Mom making $4,000 a month teaching online baking classes on Udemy: Here's my best advice

Greenway baking in her kitchen.
Courtesy Teresa Greenway
Key Points
  • Teresa Greenway, who had been baking sourdough bread for years, realized she could teach others how to do it by creating a course for Udemy.
  • Her 13 courses on the site gross an average of $4,000 per month.
  • Her advice to others looking for similar success: Use the resources at your disposal, learn the fees of your platform, and build your community.

Teresa Greenway, 63, began baking sourdough bread in 2004 after her daughter told her, "Nobody can make real sourdough bread, Mom, not even you." Within months of trying, she proved her daughter wrong, and continued developing the hobby as well as sharing her experience on a personal blog and a YouTube channel.

Greenway got divorced in 2010 and was looking for work in 2014 to support her two kids. "I had been a wife and a mother for 30 years," she says. "I had no work background, no work history and no training." But she could bake sourdough.

So when Greenway eventually took an online course about entrepreneurship with business coach Sherold Barr, Barr asked her, "Why don't you do something with that?"

Greenway decided to create a course on online learning platform Udemy teaching people how to bake sourdough bread. It was a hit. "The very first month of my course I made $1,000," she says, "which was amazing because at that point, I was only making about $300 a month."

She's since added 12 more courses to her Udemy page, including how to bake bagels and how to bake panettone. They bring in an average of $4,000 per month. She's now also expanded her business into a membership site called The Baking Network, on which she regularly shares baking tips from herself and other bakers, some of her teachings, and recipes.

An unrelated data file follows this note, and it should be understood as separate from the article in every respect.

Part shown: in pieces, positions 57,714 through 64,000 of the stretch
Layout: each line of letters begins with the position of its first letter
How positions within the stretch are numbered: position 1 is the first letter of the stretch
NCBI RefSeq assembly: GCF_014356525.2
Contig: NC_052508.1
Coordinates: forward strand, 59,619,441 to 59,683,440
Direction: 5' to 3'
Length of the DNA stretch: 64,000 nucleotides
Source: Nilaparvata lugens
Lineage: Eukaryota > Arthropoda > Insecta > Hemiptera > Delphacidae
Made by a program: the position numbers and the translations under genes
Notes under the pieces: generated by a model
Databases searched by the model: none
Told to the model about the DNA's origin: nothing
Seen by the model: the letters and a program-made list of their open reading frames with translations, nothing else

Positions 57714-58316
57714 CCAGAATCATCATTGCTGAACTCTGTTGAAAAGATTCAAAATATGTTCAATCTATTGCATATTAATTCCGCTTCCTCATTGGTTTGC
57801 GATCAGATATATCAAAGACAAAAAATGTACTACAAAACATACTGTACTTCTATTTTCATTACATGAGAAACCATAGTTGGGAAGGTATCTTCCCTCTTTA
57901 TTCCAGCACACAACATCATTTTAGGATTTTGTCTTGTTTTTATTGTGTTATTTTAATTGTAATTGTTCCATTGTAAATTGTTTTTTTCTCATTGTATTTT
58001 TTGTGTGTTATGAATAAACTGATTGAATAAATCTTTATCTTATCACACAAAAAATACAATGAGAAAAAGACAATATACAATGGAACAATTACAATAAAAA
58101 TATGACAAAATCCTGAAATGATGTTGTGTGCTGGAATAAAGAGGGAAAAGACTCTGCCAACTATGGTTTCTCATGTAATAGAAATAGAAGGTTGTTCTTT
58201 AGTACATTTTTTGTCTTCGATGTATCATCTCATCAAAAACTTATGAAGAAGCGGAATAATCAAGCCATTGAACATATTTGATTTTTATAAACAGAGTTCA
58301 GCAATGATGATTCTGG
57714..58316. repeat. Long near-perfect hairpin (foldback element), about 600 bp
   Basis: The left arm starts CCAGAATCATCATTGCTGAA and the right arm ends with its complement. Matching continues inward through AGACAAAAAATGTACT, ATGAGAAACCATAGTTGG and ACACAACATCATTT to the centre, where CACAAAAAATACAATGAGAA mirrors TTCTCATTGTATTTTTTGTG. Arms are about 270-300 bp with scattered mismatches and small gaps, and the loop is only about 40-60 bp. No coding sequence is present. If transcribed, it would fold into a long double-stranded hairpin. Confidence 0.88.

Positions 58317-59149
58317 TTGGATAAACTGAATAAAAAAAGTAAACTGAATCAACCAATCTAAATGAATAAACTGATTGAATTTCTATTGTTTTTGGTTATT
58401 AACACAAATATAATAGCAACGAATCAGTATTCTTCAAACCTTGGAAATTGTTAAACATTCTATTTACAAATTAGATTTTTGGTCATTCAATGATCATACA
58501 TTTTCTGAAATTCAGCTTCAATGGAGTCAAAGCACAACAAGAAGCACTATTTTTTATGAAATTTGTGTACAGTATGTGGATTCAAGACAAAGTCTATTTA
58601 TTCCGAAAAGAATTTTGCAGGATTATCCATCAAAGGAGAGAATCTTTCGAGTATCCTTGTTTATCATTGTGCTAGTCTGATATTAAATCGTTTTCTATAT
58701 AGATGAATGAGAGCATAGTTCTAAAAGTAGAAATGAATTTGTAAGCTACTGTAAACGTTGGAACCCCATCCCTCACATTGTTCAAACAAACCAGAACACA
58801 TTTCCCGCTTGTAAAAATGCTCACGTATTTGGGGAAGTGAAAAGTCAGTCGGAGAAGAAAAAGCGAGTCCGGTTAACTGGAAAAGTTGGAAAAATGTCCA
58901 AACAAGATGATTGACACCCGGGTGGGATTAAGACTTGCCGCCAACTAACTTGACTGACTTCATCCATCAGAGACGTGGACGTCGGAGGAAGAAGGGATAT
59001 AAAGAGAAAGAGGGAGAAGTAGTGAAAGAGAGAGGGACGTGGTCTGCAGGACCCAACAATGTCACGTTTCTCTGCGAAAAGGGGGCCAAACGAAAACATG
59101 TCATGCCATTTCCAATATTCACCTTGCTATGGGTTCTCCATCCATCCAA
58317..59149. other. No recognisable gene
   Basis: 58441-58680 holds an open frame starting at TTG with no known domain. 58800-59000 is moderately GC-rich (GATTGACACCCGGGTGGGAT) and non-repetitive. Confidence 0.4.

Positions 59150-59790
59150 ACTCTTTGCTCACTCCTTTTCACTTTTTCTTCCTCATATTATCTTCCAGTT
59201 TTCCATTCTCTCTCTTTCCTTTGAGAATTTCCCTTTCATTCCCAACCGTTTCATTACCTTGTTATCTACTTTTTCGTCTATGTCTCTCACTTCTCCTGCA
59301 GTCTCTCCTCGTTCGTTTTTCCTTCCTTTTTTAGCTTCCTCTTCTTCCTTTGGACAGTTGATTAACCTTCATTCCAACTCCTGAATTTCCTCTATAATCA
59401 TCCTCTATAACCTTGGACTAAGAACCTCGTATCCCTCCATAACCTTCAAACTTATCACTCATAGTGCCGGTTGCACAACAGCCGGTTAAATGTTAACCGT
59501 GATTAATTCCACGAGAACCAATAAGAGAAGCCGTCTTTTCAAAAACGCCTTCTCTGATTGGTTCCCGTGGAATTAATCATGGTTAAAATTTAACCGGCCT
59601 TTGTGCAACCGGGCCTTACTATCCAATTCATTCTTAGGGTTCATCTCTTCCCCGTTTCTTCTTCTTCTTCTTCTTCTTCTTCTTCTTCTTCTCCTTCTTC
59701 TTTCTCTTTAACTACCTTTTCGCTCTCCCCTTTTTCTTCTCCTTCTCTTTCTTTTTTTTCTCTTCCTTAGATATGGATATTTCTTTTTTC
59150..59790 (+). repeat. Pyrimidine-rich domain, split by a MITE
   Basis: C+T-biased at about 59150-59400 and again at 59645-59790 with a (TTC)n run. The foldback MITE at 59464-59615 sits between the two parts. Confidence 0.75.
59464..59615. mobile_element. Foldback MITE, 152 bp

Here's Greenway's advice for any other aspiring online instructors or entrepreneurs.

'Just keep investing in yourself'

Greenway didn't have many resources to begin with. "I almost didn't publish my first course on Udemy because we were living in a kind of garage and the surroundings were not very pretty," she says, adding that she thought, "I can't videotape in this. It would look terrible."

She didn't have great equipment with which to record, either, just an old Cannon camera. Ultimately, she dove in anyway, and her Udemy career took off.

That success helped her to buy a home a few years later. "I have a much nicer kitchen with better lighting" now, she says. She can record her classes in there. She's also since invested in better recording equipment.

The idea is to just start creating. "As time goes by, you can just keep investing in yourself," she says.

'Learning to be able to sell is really important'

Greenway recommends anyone considering creating some online courses to keep in mind how pricing and fees work on the site of their choice.

"The big component on Udemy is sales," she says.

Greenway's baguettes.
Courtesy Teresa Greenway

The site provides instructors with a referral link through which people can buy their course. "If Udemy sells your course, you get, I think, 37% of the proceeds. If you sell your own course [through that link], you get 97%."

"That's a huge difference," she says, "and so learning to be able to sell is really important."

'Gather your tribe'

Greenway also recommends leaning into social media to start building a community of people around you who love products like the one you're selling. Figure out what platforms are relevant to what you're teaching ― Facebook, Instagram, TikTok, Pinterest, and so on ― create a page for your product, and start posting relevant content.

This will help you "gather your tribe so that you have people interested in the same thing you're interested in," she says.

Greenway's soft bread.
Courtesy Teresa Greenway

Greenway started various Facebook groups, like the Perfect Sourdough group, in which she's able to put links to sell her courses and generate interest: "There's several of the people that follow me that have purchased all of my courses and are asking me to please make new ones."

There might be something in the art of baking that's pulling people into her classes, too. "I think sourdough bakers tend to be pretty passionate about the sourdough craft," she says. "So that's real helpful."

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